Document Type



Patent law, created in response to a constitutional mandate to encourage innovation, may be discouraging important forms of cooperative innovation. Advances in technology have enabled new ways of pooling knowledge and computational capabilities, facilitating cooperation among many participants with complementary skills and motivations to collectively solve complex problems. But emerging models of cooperative innovation increasingly run into patent roadblocks.

Why might patent law sometimes thwart instead of support socially beneficial cooperative innovation? The problem lies in the tensions between the market-based incentives that patent law creates and the mechanisms that support emerging models of cooperative innovation. The complexity and cost of solving contemporary public challenges are nudging diverse participants together to collectively build their knowledge, but patents often serve to keep them apart. While digital technologies enable new forms of massively distributed, open and collaborative intellectual production, patents threaten the vitality and even the viability of these promising types of innovation.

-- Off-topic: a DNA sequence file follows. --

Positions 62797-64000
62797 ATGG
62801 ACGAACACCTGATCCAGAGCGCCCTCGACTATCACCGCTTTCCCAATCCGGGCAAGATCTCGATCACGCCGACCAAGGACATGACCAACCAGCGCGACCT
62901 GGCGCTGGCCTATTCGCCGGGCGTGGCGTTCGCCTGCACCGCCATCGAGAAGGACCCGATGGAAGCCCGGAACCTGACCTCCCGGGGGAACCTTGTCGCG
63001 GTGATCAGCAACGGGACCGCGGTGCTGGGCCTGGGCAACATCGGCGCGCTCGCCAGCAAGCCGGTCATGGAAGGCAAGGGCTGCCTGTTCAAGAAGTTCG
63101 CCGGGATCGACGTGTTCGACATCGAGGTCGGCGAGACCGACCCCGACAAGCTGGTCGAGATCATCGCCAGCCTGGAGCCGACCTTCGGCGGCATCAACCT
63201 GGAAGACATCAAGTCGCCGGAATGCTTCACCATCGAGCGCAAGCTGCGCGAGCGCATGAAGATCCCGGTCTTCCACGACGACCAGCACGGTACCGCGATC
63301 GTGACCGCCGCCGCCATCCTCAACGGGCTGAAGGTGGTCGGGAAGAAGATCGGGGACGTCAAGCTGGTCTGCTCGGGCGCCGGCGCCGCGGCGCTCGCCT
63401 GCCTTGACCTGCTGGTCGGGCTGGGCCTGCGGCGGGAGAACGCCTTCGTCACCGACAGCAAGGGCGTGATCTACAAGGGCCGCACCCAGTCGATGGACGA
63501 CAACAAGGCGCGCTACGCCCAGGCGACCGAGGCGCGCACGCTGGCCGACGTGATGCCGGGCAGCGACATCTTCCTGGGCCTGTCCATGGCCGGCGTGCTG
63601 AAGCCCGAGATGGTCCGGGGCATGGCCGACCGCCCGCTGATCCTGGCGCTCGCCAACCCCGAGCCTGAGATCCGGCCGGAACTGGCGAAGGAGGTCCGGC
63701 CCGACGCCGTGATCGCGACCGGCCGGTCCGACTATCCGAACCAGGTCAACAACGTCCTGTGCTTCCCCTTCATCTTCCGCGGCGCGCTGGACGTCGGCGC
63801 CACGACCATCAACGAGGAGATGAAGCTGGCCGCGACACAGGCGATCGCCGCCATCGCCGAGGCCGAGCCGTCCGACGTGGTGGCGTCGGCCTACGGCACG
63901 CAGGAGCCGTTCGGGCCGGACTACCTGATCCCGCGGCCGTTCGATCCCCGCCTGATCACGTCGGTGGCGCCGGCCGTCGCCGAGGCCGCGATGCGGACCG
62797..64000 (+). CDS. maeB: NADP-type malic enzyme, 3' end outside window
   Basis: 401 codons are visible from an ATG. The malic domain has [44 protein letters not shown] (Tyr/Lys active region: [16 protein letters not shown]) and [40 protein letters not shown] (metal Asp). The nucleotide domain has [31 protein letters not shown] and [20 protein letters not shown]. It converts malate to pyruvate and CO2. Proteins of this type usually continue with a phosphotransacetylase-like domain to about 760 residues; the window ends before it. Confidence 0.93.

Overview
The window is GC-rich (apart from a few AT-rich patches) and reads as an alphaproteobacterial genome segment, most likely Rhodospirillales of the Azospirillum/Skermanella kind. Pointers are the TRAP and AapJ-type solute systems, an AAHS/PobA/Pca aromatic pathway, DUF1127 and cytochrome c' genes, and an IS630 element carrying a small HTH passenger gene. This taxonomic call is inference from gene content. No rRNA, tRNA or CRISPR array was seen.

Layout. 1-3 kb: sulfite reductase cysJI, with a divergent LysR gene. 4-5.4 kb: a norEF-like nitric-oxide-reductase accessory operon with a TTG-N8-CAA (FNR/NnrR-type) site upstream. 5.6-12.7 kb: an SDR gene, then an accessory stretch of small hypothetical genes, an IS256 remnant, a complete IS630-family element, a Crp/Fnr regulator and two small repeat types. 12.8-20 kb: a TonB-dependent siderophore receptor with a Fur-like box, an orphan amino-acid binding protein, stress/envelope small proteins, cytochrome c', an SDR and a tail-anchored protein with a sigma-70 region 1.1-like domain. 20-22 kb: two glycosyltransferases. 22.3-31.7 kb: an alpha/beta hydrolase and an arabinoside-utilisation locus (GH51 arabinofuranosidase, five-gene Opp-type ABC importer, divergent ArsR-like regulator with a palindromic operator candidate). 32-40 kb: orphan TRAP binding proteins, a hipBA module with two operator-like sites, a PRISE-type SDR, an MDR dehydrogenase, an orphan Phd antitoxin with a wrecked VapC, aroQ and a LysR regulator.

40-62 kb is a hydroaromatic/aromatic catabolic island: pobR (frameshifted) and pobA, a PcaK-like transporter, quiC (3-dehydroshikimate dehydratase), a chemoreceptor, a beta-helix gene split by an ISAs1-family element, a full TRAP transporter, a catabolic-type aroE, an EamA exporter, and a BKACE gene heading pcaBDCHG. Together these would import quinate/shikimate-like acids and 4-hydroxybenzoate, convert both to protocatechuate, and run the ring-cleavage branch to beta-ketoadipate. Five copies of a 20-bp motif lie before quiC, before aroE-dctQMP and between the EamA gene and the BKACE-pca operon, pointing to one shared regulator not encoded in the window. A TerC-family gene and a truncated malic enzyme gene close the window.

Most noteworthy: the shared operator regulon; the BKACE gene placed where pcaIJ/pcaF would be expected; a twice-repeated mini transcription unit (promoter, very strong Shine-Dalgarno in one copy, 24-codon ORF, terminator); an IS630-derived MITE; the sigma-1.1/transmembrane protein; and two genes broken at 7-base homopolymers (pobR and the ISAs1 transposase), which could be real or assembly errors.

In this Article I use two examples—the risk of crowding out crowd science and the battle between proprietary software companies and free open source software platforms—to illustrate how patent law in its current form may sometimes impede beneficial cooperation in innovation. I then suggest how we might limit the negative effects of patents in contexts of cooperative innovation without undermining the patent system.